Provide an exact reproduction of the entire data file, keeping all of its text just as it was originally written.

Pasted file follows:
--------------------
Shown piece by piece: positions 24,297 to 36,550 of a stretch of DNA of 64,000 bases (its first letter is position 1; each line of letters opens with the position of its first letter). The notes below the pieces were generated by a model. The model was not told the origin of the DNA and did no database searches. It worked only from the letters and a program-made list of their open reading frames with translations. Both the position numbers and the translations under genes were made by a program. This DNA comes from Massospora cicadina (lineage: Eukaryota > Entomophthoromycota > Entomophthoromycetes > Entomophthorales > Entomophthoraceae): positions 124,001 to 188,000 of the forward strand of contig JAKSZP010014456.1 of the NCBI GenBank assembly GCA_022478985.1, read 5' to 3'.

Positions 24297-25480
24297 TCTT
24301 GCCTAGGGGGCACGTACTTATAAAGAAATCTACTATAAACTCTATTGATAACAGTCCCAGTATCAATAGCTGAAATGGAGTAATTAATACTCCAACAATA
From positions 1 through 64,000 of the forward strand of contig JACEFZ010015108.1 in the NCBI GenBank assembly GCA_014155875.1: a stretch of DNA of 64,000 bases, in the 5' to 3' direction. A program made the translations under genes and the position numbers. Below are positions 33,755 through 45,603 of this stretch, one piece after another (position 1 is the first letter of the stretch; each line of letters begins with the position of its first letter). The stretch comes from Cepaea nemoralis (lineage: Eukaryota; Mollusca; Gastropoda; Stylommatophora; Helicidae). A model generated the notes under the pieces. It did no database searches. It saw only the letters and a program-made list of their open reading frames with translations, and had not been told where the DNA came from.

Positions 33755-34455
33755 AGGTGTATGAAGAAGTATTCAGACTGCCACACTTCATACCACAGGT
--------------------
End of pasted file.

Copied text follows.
Shown piece by piece: positions 24,297 to 36,550 of a stretch of DNA of 64,000 bases (its first letter is position 1; each line of letters opens with the position of its first letter). The notes below the pieces were generated by a model. The model was not told the origin of the DNA and did no database searches. It worked only from the letters and a program-made list of their open reading frames with translations. Both the position numbers and the translations under genes were made by a program. This DNA comes from Massospora cicadina (lineage: Eukaryota > Entomophthoromycota > Entomophthoromycetes > Entomophthorales > Entomophthoraceae): positions 124,001 to 188,000 of the forward strand of contig JAKSZP010014456.1 of the NCBI GenBank assembly GCA_022478985.1, read 5' to 3'.

Positions 24297-25480
24297 TCTT
24301 GCCTAGGGGGCACGTACTTATAAAGAAATCTACTATAAACTCTATTGATAACAGTCCCAGTATCAATAGCTGAAATGGAGTAATTAATACTCCAACAATA
From positions 1 through 64,000 of the forward strand of contig JACEFZ010015108.1 in the NCBI GenBank assembly GCA_014155875.1: a stretch of DNA of 64,000 bases, in the 5' to 3' direction. A program made the translations under genes and the position numbers. Below are positions 33,755 through 45,603 of this stretch, one piece after another (position 1 is the first letter of the stretch; each line of letters begins with the position of its first letter). The stretch comes from Cepaea nemoralis (lineage: Eukaryota; Mollusca; Gastropoda; Stylommatophora; Helicidae). A model generated the notes under the pieces. It did no database searches. It saw only the letters and a program-made list of their open reading frames with translations, and had not been told where the DNA came from.

Positions 33755-34455
33755 AGGTGTATGAAGAAGTATTCAGACTGCCACACTTCATACCACAGGT